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The opinions expressed by ACHA bloggers and those providing comments on the ACHA Blog are theirs alone, and do not reflect the opinions of the Adult Congenital Heart Association or any employee thereof. ACHA is not responsible for the accuracy of any of the information supplied by the ACHA bloggers.

The contents of this blog are presented for informational purposes only, and should not be substituted for professional advice. Always consult your physicians with your questions and concerns.

Author: Created: 5/17/2011 1:10 PM RssIcon
Our ACHA bloggers will post about many topics relevant to the CHD community.
By ACHA on 12/29/2011 2:00 PM

By Jon Ritchings, Jr.

Living with a CHD is hard sometimes. We deal with all kinds of issues.

Often we are tired, sore and stressed about surgeries or procedures, in pain from those same surgeries or procedures, and recovering while knowing that everything we went through is just a patch and that we will have to have another procedure somewhere down the line. It's tough and at times feels impossible.

By ACHA on 12/28/2011 11:34 AM

By Ken Woodhouse

As the holiday season winds down, many people spend this time of year reflecting on the past 12 months, taking stock of both the good and bad in their lives, and thinking about how they want to improve themselves throughout the coming year. Oftentimes, people like to think of the start of a new year as a chance to hit the reset button, to put the challenges of the old year behind them, and to embrace the promise of new beginnings. As clichéd as that may sound, I suppose I’m no different.

By ACHA on 12/22/2011 10:44 AM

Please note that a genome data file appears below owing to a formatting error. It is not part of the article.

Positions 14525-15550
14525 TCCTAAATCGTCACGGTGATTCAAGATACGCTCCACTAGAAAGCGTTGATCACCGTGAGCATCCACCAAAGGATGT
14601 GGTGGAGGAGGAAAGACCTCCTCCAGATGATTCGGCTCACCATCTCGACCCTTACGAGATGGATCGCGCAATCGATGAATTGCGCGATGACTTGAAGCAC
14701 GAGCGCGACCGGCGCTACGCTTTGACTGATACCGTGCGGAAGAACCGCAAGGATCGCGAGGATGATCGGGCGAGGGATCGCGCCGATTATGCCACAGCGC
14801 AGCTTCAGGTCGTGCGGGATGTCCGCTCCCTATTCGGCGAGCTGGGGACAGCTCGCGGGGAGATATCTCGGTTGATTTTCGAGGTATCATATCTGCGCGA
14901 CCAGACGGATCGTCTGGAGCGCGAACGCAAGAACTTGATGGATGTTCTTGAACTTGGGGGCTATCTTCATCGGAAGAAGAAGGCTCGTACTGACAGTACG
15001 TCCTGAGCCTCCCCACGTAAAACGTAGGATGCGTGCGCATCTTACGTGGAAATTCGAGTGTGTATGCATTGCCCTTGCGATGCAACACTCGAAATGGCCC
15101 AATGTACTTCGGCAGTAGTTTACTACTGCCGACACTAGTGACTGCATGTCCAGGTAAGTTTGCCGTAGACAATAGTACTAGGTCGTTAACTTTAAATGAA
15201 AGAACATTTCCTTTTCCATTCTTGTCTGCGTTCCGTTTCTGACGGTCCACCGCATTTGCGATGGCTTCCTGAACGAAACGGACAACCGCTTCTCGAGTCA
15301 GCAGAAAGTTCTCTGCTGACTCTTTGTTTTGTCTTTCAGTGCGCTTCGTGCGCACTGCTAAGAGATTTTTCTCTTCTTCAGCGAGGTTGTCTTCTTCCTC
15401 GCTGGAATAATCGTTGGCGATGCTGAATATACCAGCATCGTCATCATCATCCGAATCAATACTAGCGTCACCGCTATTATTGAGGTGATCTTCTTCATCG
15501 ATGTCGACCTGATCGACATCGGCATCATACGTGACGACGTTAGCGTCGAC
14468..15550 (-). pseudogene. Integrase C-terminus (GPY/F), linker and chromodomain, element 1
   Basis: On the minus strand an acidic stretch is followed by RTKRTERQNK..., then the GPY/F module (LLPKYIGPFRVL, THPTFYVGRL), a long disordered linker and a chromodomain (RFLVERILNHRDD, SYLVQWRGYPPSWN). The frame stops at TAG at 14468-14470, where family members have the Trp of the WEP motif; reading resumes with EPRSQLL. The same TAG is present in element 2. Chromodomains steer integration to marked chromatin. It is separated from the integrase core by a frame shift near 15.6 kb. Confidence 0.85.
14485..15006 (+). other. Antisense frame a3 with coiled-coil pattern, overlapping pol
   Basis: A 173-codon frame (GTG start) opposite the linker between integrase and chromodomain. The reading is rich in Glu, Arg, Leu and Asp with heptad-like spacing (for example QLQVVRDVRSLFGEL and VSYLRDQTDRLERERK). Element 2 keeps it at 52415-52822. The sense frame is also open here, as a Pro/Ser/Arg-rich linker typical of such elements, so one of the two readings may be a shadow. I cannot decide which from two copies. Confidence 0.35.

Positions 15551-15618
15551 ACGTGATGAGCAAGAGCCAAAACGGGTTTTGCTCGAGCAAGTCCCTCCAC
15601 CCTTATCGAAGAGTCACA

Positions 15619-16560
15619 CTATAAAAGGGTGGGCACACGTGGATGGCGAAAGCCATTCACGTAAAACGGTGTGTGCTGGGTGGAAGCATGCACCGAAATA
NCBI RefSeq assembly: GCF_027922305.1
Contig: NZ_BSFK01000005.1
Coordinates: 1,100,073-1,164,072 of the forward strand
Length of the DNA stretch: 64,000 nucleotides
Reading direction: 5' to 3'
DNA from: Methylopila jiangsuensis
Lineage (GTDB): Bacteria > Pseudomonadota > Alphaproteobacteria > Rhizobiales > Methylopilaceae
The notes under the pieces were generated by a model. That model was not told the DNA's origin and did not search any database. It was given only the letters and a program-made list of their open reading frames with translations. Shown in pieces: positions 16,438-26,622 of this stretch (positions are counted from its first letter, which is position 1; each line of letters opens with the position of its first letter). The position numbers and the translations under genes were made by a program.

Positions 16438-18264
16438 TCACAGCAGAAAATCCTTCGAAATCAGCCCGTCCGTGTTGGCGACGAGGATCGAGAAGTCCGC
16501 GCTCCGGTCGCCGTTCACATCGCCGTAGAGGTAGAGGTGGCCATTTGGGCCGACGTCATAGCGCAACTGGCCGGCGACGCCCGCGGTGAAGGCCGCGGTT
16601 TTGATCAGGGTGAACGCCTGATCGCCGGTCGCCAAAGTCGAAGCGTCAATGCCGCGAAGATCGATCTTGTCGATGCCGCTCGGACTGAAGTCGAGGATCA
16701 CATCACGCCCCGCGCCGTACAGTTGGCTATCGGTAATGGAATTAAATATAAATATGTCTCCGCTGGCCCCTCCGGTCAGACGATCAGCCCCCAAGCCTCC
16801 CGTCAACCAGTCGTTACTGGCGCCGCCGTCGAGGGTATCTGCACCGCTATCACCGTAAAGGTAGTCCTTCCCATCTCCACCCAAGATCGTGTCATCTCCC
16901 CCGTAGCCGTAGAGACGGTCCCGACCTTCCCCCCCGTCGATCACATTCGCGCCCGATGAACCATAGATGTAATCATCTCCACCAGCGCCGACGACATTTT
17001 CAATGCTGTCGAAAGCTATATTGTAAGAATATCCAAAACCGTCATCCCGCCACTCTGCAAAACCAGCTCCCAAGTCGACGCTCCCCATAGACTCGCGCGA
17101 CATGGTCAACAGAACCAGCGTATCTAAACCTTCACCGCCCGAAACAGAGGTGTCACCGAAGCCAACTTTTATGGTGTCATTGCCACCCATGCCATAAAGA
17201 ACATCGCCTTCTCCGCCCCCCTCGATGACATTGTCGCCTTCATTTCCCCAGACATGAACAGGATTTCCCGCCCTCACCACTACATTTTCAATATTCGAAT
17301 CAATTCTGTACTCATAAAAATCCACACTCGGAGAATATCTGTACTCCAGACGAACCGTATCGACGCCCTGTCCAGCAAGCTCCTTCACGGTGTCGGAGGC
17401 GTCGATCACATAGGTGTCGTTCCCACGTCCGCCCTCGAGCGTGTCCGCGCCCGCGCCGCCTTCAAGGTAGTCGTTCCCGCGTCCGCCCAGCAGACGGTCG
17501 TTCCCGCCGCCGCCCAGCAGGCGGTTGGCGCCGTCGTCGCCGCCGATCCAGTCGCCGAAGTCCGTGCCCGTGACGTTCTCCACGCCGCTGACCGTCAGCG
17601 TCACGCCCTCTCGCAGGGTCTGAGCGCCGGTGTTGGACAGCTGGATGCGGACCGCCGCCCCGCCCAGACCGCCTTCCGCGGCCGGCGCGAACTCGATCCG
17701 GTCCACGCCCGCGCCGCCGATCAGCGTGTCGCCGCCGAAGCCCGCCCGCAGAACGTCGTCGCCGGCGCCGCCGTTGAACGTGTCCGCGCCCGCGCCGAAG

By Clare Almand

Today is my 25th birthday. I will be spending at least four hours of it on a bus home from New York and then who knows how many hours of it at the DMV to renew my driver’s license so it won’t be illegal for me to operate a motor vehicle the next day. While it’s not the ideal way I’d like to spend my birthday, I know that it could be much worse.

Over the course of many years, I have experienced what it’s like to spend each day from December 11th to December 25th in the hospital. And as someone who would call December her favorite month, having to spend any of it in the hospital sucks.

By ACHA on 12/21/2011 2:33 PM

By Kim Edgren

I had a lot of ideas for this blog post, with the holidays and all the craziness that comes with them, but then I went to yoga last night. Yoga is something I have really enjoyed in the past and it was about this time last year that I started to make excuses to not go. Excuses are something I am obviously good at, looking back at my life last year.

With my new valve and all, though, I have been making an effort to work yoga back in. OK. Twice so far—but hey, it has only been a little over five months, right? Anyway, last night was try No. 2. I almost didn’t make it; I ran the kids around, couldn’t find my yoga clothes, forgot about dinner.

By ACHA on 12/19/2011 11:15 AM

By Paul Willgoss

As others watch their flocks by night, a walking group leader starts the process of working out the routes for 2012…